Unlike any other style, the popularity
of the Octagon can be attributed to one person, the American Orson
Squire Fowler, who is much better known for his work in phrenology
- the study of analyzing a person's character traits by studying
the configuration of the skull. Fowler's book A Home for All
(1849) first illustrates mathematically that an octagon provides
one-fifth more room than a comparably sized square house. Then
the popular pseudoscientist explains how the octagon shape satisfies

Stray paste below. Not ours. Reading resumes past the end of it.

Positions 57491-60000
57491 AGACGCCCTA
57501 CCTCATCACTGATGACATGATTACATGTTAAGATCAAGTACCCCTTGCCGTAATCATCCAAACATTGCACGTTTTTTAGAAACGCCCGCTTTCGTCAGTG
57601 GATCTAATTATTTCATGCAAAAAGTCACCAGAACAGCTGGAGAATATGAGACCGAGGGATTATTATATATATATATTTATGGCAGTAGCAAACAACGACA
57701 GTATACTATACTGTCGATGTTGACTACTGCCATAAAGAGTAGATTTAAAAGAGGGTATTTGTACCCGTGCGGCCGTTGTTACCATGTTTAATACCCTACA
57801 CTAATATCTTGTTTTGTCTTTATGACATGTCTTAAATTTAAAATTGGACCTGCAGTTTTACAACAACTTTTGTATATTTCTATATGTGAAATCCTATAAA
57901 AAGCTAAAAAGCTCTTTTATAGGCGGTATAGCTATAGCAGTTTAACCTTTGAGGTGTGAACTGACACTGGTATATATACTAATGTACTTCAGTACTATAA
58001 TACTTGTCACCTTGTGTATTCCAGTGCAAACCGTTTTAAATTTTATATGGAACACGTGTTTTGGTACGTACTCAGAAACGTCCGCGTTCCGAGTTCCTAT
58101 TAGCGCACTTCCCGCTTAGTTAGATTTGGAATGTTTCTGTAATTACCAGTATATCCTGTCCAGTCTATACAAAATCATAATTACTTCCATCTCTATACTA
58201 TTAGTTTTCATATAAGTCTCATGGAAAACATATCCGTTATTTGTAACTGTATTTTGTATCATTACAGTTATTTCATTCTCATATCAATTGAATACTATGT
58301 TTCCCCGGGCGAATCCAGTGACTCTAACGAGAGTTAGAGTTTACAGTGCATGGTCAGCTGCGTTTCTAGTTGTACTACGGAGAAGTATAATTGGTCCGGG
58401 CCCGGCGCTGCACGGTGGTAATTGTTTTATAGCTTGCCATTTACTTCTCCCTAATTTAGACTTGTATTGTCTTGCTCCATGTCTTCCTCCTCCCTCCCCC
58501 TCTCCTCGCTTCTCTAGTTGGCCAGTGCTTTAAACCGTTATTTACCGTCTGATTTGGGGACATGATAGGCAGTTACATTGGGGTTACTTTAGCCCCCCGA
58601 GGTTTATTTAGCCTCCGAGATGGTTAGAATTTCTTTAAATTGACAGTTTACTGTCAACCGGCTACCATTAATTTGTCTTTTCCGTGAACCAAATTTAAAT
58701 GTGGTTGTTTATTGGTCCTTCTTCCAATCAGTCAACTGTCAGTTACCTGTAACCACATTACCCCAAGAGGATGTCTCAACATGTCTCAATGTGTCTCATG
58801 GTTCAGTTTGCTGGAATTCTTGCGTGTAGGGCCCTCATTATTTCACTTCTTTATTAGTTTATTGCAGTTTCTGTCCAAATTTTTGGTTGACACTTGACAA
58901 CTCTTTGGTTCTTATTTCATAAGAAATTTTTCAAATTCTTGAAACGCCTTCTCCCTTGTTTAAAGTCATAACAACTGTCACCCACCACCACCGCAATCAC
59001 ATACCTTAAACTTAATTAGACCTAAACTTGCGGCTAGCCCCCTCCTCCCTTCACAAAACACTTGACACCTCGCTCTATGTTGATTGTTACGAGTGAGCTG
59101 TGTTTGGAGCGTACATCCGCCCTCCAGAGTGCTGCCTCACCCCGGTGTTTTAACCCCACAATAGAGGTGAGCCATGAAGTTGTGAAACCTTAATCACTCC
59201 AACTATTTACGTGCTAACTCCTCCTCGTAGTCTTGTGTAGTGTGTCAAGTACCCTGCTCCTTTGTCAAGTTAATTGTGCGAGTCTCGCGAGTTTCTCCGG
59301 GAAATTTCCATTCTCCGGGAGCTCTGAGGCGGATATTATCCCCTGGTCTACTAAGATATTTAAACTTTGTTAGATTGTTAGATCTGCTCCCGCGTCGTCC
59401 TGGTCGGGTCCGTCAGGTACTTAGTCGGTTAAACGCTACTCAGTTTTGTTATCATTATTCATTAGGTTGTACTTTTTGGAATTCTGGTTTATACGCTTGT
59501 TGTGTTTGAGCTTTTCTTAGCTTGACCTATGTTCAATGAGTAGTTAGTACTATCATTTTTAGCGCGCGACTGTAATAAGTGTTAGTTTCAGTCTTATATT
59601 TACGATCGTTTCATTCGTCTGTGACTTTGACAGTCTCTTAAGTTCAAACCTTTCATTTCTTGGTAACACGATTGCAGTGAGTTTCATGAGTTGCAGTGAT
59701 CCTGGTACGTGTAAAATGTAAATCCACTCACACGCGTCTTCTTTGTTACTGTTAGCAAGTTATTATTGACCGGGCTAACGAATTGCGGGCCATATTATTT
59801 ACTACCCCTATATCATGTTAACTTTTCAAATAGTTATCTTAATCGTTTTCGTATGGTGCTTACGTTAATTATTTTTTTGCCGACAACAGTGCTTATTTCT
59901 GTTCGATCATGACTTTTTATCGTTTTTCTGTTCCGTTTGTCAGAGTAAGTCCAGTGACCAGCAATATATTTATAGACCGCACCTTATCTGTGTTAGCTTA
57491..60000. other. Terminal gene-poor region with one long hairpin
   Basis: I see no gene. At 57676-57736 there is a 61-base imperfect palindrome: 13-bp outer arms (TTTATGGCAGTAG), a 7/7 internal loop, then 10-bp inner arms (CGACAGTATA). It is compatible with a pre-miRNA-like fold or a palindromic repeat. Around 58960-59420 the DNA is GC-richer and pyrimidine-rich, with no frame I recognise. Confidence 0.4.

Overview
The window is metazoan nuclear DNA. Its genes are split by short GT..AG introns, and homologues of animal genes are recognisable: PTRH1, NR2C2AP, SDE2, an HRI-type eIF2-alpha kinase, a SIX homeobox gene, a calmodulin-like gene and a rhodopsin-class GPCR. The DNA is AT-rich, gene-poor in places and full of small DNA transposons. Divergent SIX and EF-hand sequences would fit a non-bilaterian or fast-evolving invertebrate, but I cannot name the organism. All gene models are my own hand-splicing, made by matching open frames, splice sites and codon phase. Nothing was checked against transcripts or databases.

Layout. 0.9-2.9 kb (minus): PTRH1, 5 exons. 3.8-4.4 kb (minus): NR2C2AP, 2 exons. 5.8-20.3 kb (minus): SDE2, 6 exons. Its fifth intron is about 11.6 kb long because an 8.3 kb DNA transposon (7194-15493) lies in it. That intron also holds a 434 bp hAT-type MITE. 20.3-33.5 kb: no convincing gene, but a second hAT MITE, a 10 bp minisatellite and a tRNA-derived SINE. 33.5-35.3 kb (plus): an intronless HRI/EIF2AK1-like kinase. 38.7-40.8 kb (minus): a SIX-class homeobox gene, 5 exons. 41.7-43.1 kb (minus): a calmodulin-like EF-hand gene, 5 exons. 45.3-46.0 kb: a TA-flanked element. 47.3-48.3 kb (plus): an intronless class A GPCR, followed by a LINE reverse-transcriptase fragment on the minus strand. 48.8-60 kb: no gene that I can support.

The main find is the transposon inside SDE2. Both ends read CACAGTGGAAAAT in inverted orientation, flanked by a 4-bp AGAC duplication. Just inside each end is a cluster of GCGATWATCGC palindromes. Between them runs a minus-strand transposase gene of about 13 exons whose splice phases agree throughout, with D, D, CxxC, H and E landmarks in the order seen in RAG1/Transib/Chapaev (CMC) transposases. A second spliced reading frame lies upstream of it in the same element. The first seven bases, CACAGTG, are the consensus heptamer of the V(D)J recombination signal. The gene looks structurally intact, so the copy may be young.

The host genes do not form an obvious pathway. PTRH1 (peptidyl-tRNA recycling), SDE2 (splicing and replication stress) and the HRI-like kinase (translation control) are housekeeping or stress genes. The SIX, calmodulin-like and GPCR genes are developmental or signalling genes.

two phrenological needs, "inhabitiveness and constructiveness."
Given these unusual roots, it is surprising how many
lovely Octagon buildings there are in Ontario.
The first octagonal buildings in North America appeared
in the 1650s in Eastern United States. Some examples of Octagons
built in the 1840s clearly predate Fowler, but it was his enthusiasm
that made the design popular. A full list of Ontario polygonal
buildings can be found in John Rempel's excellent
book Building with Wood.